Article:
Grave Injustice: Unearthing Wrongful Executions

Overview

On September 21, 2011, the controversial execution of Georgia inmate Troy Davis, who spent twenty years on death row for a crime he most likely did not commit, revealed the complexity of death penalty trials, the flaws in America’s justice system, and the rift between those who are for or against the death penalty. Davis’s execution reignited a long-standing debate about whether the death penalty is an appropriate form of justice.

In Grave Injustice Richard A. Stack seeks to ...

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Grave injustice: Unearthing Wrongful Executions

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Overview

On September 21, 2011, the controversial execution of Georgia inmate Troy Davis, who spent twenty years on death row for a crime he most likely did not commit, revealed the complexity of death penalty trials, the flaws in America’s justice system, and the rift between those who are for or against the death penalty. Davis’s execution reignited a long-standing debate about whether the death penalty is an appropriate form of justice.

In Grave Injustice Richard A. Stack seeks to advance the anti–death penalty argument by examining the cases of individuals who, like Davis, have been executed but are likely innocent. By telling the stories of Jesse Tafero, Ruben Cantu, Carlos DeLuna, Cameron Todd Willingham, Larry Griffin, and others, Stack puts a human face on the ultimate and irrevocable tragedy of capital punishment.

Although polls indicate Americans favor death sentences approximately three to one, many respondents change their position when presented with the facts about capital punishment. Stack’s compelling descriptions of nineteen wrongful executions illustrate the flaws of the death penalty, which, he argues, is ineffective in deterring crime and costs more than sentences of life without parole. He demonstrates that racial disparities in implementation, procedural errors, incompetent defense attorneys, and mistaken eyewitness identification lead to an alarming number of wrongful convictions. But influencing public opinion is only part of the battle to end state-sanctioned killing. Stack profiles six anti–death penalty warriors, demonstrating the range of what can be done, and what remains to be done, to move toward a more compassionate society.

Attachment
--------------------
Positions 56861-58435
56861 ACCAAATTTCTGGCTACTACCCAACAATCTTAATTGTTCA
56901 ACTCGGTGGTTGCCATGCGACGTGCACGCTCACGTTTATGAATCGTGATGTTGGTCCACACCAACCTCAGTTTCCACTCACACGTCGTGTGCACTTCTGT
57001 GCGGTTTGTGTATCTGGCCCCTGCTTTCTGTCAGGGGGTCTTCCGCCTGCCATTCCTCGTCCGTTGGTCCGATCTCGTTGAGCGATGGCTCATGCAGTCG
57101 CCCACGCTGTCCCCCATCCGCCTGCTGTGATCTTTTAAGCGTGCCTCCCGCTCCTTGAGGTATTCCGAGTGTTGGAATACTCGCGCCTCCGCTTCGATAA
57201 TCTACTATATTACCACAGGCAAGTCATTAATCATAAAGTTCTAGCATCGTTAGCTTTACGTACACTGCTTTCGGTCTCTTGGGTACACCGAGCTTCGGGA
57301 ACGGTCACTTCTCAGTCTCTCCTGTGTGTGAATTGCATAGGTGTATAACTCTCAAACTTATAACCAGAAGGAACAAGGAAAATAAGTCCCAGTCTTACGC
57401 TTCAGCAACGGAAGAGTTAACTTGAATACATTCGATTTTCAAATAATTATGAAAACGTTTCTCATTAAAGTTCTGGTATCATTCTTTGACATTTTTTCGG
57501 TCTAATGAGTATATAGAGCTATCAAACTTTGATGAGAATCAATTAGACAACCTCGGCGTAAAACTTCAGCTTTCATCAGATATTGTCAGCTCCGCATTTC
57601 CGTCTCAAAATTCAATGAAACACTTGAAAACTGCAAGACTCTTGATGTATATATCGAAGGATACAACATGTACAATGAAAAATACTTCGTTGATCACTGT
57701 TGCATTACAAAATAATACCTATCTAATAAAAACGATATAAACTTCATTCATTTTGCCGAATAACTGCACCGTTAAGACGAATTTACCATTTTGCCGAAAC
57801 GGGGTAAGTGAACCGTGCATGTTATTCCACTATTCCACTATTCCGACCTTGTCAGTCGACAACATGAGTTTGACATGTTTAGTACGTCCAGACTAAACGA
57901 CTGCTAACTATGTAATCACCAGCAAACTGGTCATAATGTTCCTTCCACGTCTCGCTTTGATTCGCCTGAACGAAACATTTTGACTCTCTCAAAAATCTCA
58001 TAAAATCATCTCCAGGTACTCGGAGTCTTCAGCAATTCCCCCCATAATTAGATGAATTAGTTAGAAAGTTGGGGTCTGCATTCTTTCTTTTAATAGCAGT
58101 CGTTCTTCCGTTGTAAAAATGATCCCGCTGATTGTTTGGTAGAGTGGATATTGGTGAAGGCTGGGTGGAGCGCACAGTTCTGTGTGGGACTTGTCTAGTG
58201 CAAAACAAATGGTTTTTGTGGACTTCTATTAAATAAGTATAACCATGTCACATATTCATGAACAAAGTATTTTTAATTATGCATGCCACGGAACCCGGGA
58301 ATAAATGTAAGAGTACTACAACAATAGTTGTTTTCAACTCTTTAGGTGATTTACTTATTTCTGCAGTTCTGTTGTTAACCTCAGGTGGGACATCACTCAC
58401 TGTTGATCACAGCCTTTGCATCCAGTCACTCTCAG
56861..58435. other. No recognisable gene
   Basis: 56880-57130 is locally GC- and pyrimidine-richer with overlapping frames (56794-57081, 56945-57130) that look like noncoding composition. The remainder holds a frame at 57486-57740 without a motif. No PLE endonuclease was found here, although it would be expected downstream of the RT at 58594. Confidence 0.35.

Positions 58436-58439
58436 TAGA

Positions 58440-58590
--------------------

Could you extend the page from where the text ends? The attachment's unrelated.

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Editorial Reviews

From the Publisher
“In addition to revealing that, in all likelihood, the United States has executed innocent men, Grave Injustice exposes the fundamental defects in capital punishment that produce such fatal mistakes. By focusing on these particular cases, the book brings to vivid life the two basic arguments for abolition—that the death penalty affects, and is carried out by, real flawed human beings, and that an irreversible punishment has no place in an imperfect system.”—Brian Evans, Campaigner for Amnesty International USA’s Death Penalty Abolition Campaign

“Professor Stack has written a smart and engaging book on capital punishment. Using the unforgettable stories of real people, he drives home the many ways in which the death penalty system is broken in the United States. He then inspires us with examples of six very different people who have turned hope and vision into reality, tragedy into triumph, and forever changed the landscape of the capital punishment debate.”—Diann Rust-Tierney, Executive Director of the National Coalition to Abolish the Death Penalty

“Richard Stack’s book Grave Injustice is the tombstone for the death penalty.”—Kirk Noble Bloodsworth, Advocacy Director for Witness to Innocence and the first death row inmate exonerated by DNA

"Stack . . . takes readers into the lives of 18 inmates who were executed despite persistent doubts about their guilt and consistent evidence to prove innocence."—Colman McCarthy, National Catholic Reporter

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Product Details

  • ISBN-13: 9781612341620
  • Publisher: Potomac Books Inc.
  • Publication date: 4/28/2013
  • Pages: 288
  • Sales rank: 1,470,414
  • Product dimensions: 6.30 (w) x 9.00 (h) x 1.30 (d)

Meet the Author

RICHARD A. STACK serves on the faculty of the School of Communication at American University in Washington, DC. He is the author of three previously published books, including Dead Wrong: Violence, Vengeance & the Victims of Capital Punishment (Praeger, 2006). He lives in Silver Spring, Maryland.

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